When it comes to editing your photos, Photoshop might already seem complex enough. But have you ever given any deeper thought as to which file format is best for which occasion when you’re saving your work? You surely know JPG as that’s the de facto standard for uploading and viewing photos on the web. Maybe you know that the alternative PNG format allows you to have transparency in your images but is not as good at compressing photos. But there are many other options to choose from that are far better suited for a variety of cases. In this video, Photoshop Principal Product Manager Bryan O’Neil Hughes explains the most important of these formats and answers the question as to when to use which format.
The video is just about 4 minutes long and skips all the theoretical stuff that may be taught about file formats. It gives you some handy tips, and you will certainly learn about some very useful formats that you did not know before – at least I learned some things that I will certainly use in the future.
Overview of the most important formats
- Photoshop native
- PSD – Photoshop Document (default): Supports all Photoshop features so that nothing gets lost when you save, close and load a file again. Supports files up to 30,000 x 30,000 pixels and up to 3 Gigabytes in size.
- PSB – Photoshop Big: Supports images up to 300,000 x 300,000 pixels and 4 Exabytes. So this is for really, really big images.
- Images that go on the web
- JPG – the de facto web standard: Good for photos that need to be compressed into a smaller file size.
- PNG – the other popular web format: Good for images and graphics that have transparency (background shining through). Not ideal for photos because it uses lossless compression that cannot compress images as much as JPG’s lossy compression can.
- GIF – only needed for animation: GIF images can store entire sequences of images and play back an animation which is not possible with JPG or PNG.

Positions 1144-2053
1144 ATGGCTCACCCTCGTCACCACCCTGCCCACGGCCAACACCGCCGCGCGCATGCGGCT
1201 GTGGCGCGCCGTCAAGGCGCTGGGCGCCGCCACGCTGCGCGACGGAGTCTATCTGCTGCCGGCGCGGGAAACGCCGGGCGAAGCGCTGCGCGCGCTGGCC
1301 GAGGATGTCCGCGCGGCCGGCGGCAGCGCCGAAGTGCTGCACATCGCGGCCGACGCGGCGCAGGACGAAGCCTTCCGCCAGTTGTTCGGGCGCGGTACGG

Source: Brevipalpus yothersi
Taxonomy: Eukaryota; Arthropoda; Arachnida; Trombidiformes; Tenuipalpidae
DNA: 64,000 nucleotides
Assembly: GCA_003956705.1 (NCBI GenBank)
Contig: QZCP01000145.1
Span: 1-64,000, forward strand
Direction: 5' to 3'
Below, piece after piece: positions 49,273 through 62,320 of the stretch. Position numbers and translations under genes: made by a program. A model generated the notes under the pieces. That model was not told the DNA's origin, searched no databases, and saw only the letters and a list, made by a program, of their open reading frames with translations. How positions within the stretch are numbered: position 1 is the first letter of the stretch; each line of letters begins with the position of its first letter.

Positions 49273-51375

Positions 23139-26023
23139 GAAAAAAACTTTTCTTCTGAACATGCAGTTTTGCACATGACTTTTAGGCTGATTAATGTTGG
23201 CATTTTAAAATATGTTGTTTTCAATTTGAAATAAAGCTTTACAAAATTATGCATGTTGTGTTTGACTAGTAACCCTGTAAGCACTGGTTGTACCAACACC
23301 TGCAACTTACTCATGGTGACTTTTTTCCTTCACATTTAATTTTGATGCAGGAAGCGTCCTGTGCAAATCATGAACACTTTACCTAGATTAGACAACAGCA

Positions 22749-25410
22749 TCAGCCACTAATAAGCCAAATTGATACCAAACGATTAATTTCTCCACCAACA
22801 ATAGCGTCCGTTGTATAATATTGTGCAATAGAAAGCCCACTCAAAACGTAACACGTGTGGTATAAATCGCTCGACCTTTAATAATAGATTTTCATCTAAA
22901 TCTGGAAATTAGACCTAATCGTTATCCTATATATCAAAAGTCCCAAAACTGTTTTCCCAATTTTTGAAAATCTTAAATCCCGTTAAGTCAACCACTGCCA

- Format(s) for transporting images between different applications
- TIFF: Supports layers and different bit depths (8, 16, 32 bit). This makes TIFF a great format for saving an intermediate file which you want to open in another application (e.g. Photomatix) for applying further adjustments to it. TIFF is a de facto standard in the publishing industry because of its ability to transport high quality data.
- Format(s) for 32-bit files:
- EXR – Open EXR format: Especially if you are doing HDR and if you merge your images in one application (e.g. in Photoshop) and tone map them in another application (e.g. Photomatix), this is a handy format as it can efficiently store the native 32-bit data preserving all the details and tones of your images.
- TIFF: see above
- Format(s) for sharing your work with others
- Photoshop PDF: Choosing this format will save your file in the popular PDF format, but in the Save as… dialog, you can specify that Photoshop editing capabilities can be preserved. In that case, the PDF can be opened like every other PDF in Adobe Acrobat or Adobe Acrobat Reader. But it can also be opened back into Photoshop, with all the layers so that you (or somebody else) can continue editing it.
If you are saving an image for the web, you should use the Save for Web… option (File > Save for Web…) and not the Save as… command. Save for Web… gives you a larger preview and more control over the different options for the popular web formats. These are important for the display on a website. For example, you can embed a color profile in the image to avoid the colors from being displayed differently in different browsers.[via Adobe Photoshop YouTube channel]